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## The Feldstein-Horioka Puzzle: a Panel Smooth Transition Regression Approach

### BibTeX

@MISC{Tesar_thefeldstein-horioka,

author = {; Tesar and Baxter and ; Crucini and Coakley},

title = {The Feldstein-Horioka Puzzle: a Panel Smooth Transition Regression Approach},

year = {}

}

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### Abstract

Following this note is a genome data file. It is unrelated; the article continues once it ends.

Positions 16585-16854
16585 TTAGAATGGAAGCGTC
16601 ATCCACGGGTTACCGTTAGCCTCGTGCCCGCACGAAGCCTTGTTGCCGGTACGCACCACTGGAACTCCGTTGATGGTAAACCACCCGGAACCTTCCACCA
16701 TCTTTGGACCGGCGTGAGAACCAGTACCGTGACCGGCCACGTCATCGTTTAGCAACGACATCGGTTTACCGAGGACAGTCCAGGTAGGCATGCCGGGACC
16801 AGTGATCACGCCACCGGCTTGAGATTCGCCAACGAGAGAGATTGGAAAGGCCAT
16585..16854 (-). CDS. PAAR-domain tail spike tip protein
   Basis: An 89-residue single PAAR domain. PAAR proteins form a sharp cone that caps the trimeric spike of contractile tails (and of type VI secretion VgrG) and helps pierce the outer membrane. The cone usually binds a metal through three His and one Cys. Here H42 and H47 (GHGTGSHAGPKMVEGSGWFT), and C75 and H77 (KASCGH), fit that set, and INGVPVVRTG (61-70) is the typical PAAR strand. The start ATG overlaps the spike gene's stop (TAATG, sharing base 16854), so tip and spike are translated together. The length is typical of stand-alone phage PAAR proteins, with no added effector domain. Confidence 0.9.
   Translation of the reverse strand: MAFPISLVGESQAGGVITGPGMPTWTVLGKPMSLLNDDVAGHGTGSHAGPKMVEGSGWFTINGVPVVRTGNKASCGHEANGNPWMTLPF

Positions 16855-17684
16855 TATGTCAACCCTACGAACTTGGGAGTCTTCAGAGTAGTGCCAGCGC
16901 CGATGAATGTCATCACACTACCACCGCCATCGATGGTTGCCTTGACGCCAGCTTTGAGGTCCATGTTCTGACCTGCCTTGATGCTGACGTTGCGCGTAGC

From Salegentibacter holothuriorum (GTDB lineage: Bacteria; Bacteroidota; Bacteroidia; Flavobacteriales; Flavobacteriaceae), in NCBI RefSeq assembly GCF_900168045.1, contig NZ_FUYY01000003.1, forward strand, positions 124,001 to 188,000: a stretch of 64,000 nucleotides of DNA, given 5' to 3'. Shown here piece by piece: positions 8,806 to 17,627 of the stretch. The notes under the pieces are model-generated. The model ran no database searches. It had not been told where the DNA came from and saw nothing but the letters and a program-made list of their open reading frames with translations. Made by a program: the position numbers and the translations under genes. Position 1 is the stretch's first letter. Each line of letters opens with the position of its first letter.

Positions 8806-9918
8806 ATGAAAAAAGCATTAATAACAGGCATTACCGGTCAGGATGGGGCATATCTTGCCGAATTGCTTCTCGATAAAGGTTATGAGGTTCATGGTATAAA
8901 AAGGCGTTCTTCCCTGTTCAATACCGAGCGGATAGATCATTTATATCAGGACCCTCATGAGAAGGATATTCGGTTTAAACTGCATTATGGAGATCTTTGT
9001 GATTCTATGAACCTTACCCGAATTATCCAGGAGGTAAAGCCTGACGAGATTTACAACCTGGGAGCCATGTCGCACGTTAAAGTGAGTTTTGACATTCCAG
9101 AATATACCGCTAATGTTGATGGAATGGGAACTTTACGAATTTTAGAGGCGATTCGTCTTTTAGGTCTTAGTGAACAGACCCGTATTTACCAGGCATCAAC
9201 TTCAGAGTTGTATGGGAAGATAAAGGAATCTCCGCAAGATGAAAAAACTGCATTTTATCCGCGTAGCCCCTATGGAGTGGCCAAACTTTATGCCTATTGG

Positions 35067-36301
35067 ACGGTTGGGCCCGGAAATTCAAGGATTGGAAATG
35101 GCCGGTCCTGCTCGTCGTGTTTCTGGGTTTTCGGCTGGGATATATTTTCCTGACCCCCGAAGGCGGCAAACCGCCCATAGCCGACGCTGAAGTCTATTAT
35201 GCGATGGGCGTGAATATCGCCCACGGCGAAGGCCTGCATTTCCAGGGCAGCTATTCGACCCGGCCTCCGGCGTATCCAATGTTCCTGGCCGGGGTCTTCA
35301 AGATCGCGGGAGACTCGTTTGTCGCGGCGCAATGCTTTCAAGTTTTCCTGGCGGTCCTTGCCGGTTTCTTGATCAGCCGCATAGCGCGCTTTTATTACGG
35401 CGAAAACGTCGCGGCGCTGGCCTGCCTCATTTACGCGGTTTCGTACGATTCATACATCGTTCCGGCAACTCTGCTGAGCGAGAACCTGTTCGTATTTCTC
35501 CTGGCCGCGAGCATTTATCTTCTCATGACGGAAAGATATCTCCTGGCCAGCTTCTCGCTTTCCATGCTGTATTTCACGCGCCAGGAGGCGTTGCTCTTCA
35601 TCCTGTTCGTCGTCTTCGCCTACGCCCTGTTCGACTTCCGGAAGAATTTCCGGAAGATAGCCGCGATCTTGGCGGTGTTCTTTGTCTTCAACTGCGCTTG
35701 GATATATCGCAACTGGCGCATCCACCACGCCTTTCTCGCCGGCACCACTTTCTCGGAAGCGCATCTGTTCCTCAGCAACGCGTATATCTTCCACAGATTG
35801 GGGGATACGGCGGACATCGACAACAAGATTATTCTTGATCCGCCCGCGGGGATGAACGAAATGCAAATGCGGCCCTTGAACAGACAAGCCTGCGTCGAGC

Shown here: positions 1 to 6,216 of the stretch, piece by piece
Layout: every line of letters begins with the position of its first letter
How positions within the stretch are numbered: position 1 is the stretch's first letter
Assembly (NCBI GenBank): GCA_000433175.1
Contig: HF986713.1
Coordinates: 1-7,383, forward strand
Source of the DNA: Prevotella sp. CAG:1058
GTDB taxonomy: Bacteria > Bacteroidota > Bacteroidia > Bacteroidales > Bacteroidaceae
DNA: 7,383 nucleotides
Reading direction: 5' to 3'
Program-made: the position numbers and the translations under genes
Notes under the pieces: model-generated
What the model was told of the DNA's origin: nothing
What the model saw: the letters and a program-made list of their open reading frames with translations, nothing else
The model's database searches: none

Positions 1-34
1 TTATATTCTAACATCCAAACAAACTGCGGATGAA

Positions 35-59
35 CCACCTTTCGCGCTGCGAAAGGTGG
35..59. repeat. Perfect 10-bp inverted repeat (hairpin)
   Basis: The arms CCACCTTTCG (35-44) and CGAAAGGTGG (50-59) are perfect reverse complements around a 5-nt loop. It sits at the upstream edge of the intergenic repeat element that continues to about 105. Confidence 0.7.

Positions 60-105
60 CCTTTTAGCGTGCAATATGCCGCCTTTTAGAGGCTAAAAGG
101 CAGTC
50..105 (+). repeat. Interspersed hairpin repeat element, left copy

Abstract This paper proposes an original framework to determine the relative influence of five factors on Feldstein and Horioka outcome of a high saving-investment association among OECD countries. Based on panel threshold regression models, we derive country-specific and time-specific saving retention coefficients for 24 OECD countries over 1960-2000. These coefficients are assumed to change smoothly as a function of five threshold variables considered as the most important in the literature devoted to the Feldstein and Horioka puzzle. The results show that degrees of openness, country sizes and ratios of current account to GDP have the greatest influence on investment and saving relationship. based on a two steps approach, using five-year averages over the period 1965the period to 1989the period , Taylor (1994 shows that when the FH cross-section regression of the ratio of domestic investment to GDP on the ratio of domestic savings to GDP is controlled for domestic relative prices, age structure of the population and the interaction between the dependency rate and the rate of growth, the standard correlation of saving and investment disappears. Regarding size of countries, A third method consists in using time-series data (or panel data) instead of cross-section averages. Thus, with annual data, OECD countries over the period 1962 to 1990. In this context, the main issue is the cross-country heterogeneity of the FH coefficients, even for OECD countries as highlighted by The purpose of this paper is to propose an original and unified framework to determine the relative influence of five factors on the saving retention coef-3 Feldstein and Bachetta (1991) and 3 ficient, while explaining cross-country heterogeneity and time variability. For that, we propose to test the existence of threshold effects in the relationships between the ratio of national investment to GDP and the ratio of national savings to GDP on a panel of OECD countries. Indeed, the idea that capital mobility depends on other exogenous variable (openness, size, demography etc.) clearly corresponds to the definition of a threshold regression model: "threshold regression models specify that individual observations can be divided into classes based on the value of an observed variable" (Hansen, 1999, page 346). (2005). This threshold regression model authorises a smooth transition mechanism between regimes. Our approach has two main advantages. Firstly, based on the PSTR estimates, we derive FH parameters (i.e. the saving retention coefficients) that vary between countries but also with time. So, our approach provides a simple parametric approach to capture both cross-country heterogeneity and time instability of the saving retention coefficients 4 . Secondly, our approach allows the country-specific FH saving retention coefficients to change smoothly as a function of the threshold variable. Consequently, in such model it is possible (i) to test the existence of thresholds effects and (ii) to evaluate the influence of the five potential threshold variables previously mentioned on saving retention coefficient by comparing the estimated FH parameters in the different regimes. The rest of the paper is organized as follows. In the next section, we discuss the threshold specification of FH regression and particularly, the crosscountry heterogeneity and the time variability of saving retention coefficients. The Feldstein-Horioka puzzle: Toward a Threshold Specification The basis of our empirical approach is exactly the same as that used by many authors since the seminal paper of where I it is the ratio of domestic investment to GDP observed for the i th country at time t, S it is the ratio of domestic savings to GDP and α i denotes an individual fixed effect. The residual ε it is assumed to be i.i.d. (0, σ 2 ε ). Used in particular by Besides, when one comes to include these factors in the regression (1) as additional explanatory variables, it does not solve the problem: the conditional relationship between investment and saving is assumed to be homogeneous as long as β i is common for all i. Secondly, the equation where q it denotes threshold variables, c a threshold parameter and where the 5 For a presentation of Random Coefficients Models, see In these two extreme regimes model, the FH coefficient is equal to β 0 if the threshold variable is smaller than c and is equal to β 0 + β 1 if the threshold variable is larger than c. However, this PTR model imposes that the value of saving retention coefficient can be divided into a small number of classes. Such an assumption may be unrealistic even for OECD countries and, at least, must be tested. Besides, the transition mechanism between the regimes is too simple to allow interesting non linear effects of capital mobility. As usual in the literature, the solution to these problems consists in using In this case, the transition function is a continuous and bounded function of the threshold variable. Gonzàlez et al. (2005), following the work of Granger and Teräsvirta (1993) for the time series STAR models, consider the following logistic transition function: The vector c with by definition of the transition function, The PSTR model can be generalized to r + 1 extreme regimes as following: where the r transition functions g j (q it , γ j , c j ) depend on the slope parameters γ j and on m location parameters c j . In this generalization, if the threshold variable q it is different from S it , the coefficient for the i th country at time t is defined by the weighted average of the r + 1 parameters β j associated to the r + 1 extreme regimes: The expression of the coefficient is slightly different if the threshold variable q it is a function of the ratio of domestic savings to GDP. For instance, if we assume that the threshold variable corresponds to the ratio of domestic savings to GDP, i.e. q it = S it , the expression of the FH coefficient is then defined as: Such an expression authorizes a variety of configurations for the relationships between the ratio of domestic investment to GDP and the ratio of domestic savings to GDP as we will discuss in the next part. 3 Estimation and Specification Tests The estimation of the parameters of the PSTR model consists in eliminating the individual effects α i by removing individual-specific means and then in applying non linear least squares to the transformed model (see Gonzàlez et al., 2005) or Colletaz and Hurlin In this first-order Taylor expansion, the parameters θ i are proportional to the slope parameter γ of the transition function. Under the null hypothesis, the F-statistic has an approximate versus there is at least two transition functions (H 0 : r = 2). Let us assume that the model with r = 2 is defined as: The logic of the test consists in replacing the second transition function by its first-order Taylor expansion around γ 2 and then in testing linear constraints on the parameters. If we use the first-order Taylor approximation of g 2 (q it , γ 2 , c 2 ), the model becomes: and the test of no remaining nonlinearity is simply defined by But, while ageing decreases investment, the younger a population, the more investment it makes. Thus, raising youth dependency is expected to decrease the saving retention coefficient, whereas it will increase with ageing. Finally, we consider (Model F) the ratio of current account to GDP as the threshold to choose a particular model among the six models proposed, the "optimal" model would correspond to this model. Indeed, as suggested by Gonzàlez et al. (2005), the "optimal" threshold variable corresponds to the variable which leads to the strongest rejection of the linearity hypothesis. The specification tests of no remaining non-linearity (see Finally, in the PSTR model, it is necessary to choose the number of location parameters used in the transition functions, that is the value of m. In We estimate the PSTR models for each potential specification m, r(m), and report the number of parameters and the residual sum of squares. We suggest here the use of a Schwarz information criteria in order to choose a benchmark specification for each specification of the saving retention coefficient. Consequently, we consider the specification with m = 1 and r = 1 as optimal for the model A, B, D, E, and the specification with m = 2 and r = 2 as optimal for the model C. growth, the larger the country, the younger the population, the higher is the saving retention coefficient (models A, C and D) and thus the less capital is mobile. On the contrary, we confirm that openness, ageing and current account balances tend to decrease FH coefficient (models B, E and F) and thus to signal greater international mobility of capital. However, the main difference with the previous studies is that our model makes it possible to asses the relative quantitative importance of these various variables on capital mobility. of the model C (threshold equal to size) are more surprising, but they confirm Ho's results. When the relative size of the country is inferior to 4%, the estimated FH coefficient is found to be roughly equal to 0.15, but when the size exceeds this threshold the FH is roughly equal to 0.70 (as in homogenous models in panel). As for dependency ratios, our outcomes confirm the intuition. The more important the share of young in population, the higher the FH coefficient, as Brooks PSTR Estimates of Capital Mobility 17 The average estimated FH parameters 16 are reported in It is important to note that when the threshold variable is not well chosen, it implies associating countries according to fallacious criteria. Consequently, at each date the countries are split into a small number of randomly constituted groups and associated with different slope parameters, according to the value of the fallacious threshold variable. Therefore, the estimated slope parameters obtained in this context on random groups shouldn't be different from those estimated for the whole sample. However, here we notice that this interpretation is not justified. The individual estimated parameters obtained are different from the within coefficient in linear panel. In addition, this conclusion is reinforced by the fact that the linearity tests lead to a strong rejection of the linearity. These threshold variables make it possible to take into account the unstability of the FH coefficient but not of the cross section heterogeneity. This result is confirmed by the high individual standard errors. We obtained similar conclusion for the ratio of current account used in threshold variable (Model F). PSTR Estimates and Endogeneity In order to assess the robustness of our PSTR estimates to potential endogeneity biases, we propose to consider an instrumental variable (IV) extension of the estimation method generally used in this context. Recall that the parameters of a PSTR model are estimated with non linear least squares. For a given threshold parameter and a given value of the threshold variable, the model is linear and the IV estimator can be adapted in order to take into account the potential endogeneity of savings. Let us consider a simple PSTR model with one transition function (r = 1) : The estimation of the parameters is carried out in two steps. In the first step, Consequently, the matrix of transformed explanatory variables x * it (γ, c) = S it :w it (γ, c) and the matrix of instrumental variables η * it (γ, c) = [z itζit (γ, c)] depend on the parameters of the transition function. So, it has to be recomputed at each iteration. More precisely, given a couple (γ, c), the FH parameter can be estimated by IV, which yields: . In a second step, conditionally toβ IV (γ, c), the parameters of the transition function γ and c are estimated by NLS according to the program: Given γ and c, it is then possible to estimate the elasticities of the production function in the extreme regimes as follows:β IV =β IV (γ,ĉ) . In Conclusion In this paper we propose an empirical evaluation of the influence of various threshold variables on the saving-retention coefficient. This assessment is based on a Panel Smooth Transition Regression Model. Our main results can be summarized in three main points. Firstly the relationship between domestic investment and saving is non linear and strong threshold effect can be identified. This conclusion is robust to changes in the threshold variable and to potential endogeneity biases. More precisely, we found that three variables have the greatest influence on capital mobility: the degree of openness, the size of the country and the ratio of current account to GDP. In addition, for five out of six models, it seems that the saving retention coefficient cannot be reduced to a small number of regimes and must be studied through a model allowing a "continuum" of regimes. This result reveals the strong heterogeneity in the degree of mobility of OECD countries. Secondly in line with the literature, we can observe that the estimated FH parameters are decreasing between 1960 and 2000 for most of the countries of our sample. Thirdly, we propose an original method for specifying the heterogeneity and the time variability of the FH coefficient. Notes: For each model (each specification), the optimal number of locations parameters used in the transitions functions can be determined as follows. For each value of m, the corresponding optimal number of thresholds, denoted r * (m), is determined according to a sequential procedure based on the LMF statistics of the hypothesis of non remaining nonlinearity. Thus, for each couple (m, r * ), the value the RSS of the model is reported. The total number of parameters is determined by the formula K(r * + 1) + r * (m + 1) , where K denotes the number of explicative variables, i.e. K = 1 in our specifications. Notes: The standard errors in parentheses are corrected for heteroskedasticity. For each model and each value of m the number of transition functions r is determined by a sequential testing procedure (see 21 23 24